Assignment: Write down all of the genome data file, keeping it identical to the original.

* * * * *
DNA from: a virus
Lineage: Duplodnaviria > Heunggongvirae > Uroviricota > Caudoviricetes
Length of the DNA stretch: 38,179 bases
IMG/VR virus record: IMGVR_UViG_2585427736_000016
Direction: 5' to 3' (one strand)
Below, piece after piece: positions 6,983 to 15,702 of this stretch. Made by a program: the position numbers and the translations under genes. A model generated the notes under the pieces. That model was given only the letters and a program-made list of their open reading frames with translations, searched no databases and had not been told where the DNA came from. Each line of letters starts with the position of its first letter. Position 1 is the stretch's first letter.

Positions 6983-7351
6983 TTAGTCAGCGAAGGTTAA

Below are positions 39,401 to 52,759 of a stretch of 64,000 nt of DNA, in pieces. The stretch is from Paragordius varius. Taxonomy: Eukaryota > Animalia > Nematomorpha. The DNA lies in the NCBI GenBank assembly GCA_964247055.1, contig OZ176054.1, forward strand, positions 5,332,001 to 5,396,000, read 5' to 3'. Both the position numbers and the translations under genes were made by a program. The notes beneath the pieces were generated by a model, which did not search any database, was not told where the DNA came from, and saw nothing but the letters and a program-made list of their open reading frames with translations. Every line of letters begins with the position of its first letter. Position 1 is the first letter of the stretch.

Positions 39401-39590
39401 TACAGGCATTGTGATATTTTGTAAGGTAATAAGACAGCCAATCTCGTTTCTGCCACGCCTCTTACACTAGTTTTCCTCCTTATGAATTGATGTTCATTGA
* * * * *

DNA from: a virus
Lineage: Duplodnaviria > Heunggongvirae > Uroviricota > Caudoviricetes
Length of the DNA stretch: 38,179 bases
IMG/VR virus record: IMGVR_UViG_2585427736_000016
Direction: 5' to 3' (one strand)
Below, piece after piece: positions 6,983 to 15,702 of this stretch. Made by a program: the position numbers and the translations under genes. A model generated the notes under the pieces. That model was given only the letters and a program-made list of their open reading frames with translations, searched no databases and had not been told where the DNA came from. Each line of letters starts with the position of its first letter. Position 1 is the stretch's first letter.

Positions 6983-7351
6983 TTAGTCAGCGAAGGTTAA

Below are positions 39,401 to 52,759 of a stretch of 64,000 nt of DNA, in pieces. The stretch is from Paragordius varius. Taxonomy: Eukaryota > Animalia > Nematomorpha. The DNA lies in the NCBI GenBank assembly GCA_964247055.1, contig OZ176054.1, forward strand, positions 5,332,001 to 5,396,000, read 5' to 3'. Both the position numbers and the translations under genes were made by a program. The notes beneath the pieces were generated by a model, which did not search any database, was not told where the DNA came from, and saw nothing but the letters and a program-made list of their open reading frames with translations. Every line of letters begins with the position of its first letter. Position 1 is the first letter of the stretch.

Positions 39401-39590
39401 TACAGGCATTGTGATATTTTGTAAGGTAATAAGACAGCCAATCTCGTTTCTGCCACGCCTCTTACACTAGTTTTCCTCCTTATGAATTGATGTTCATTGA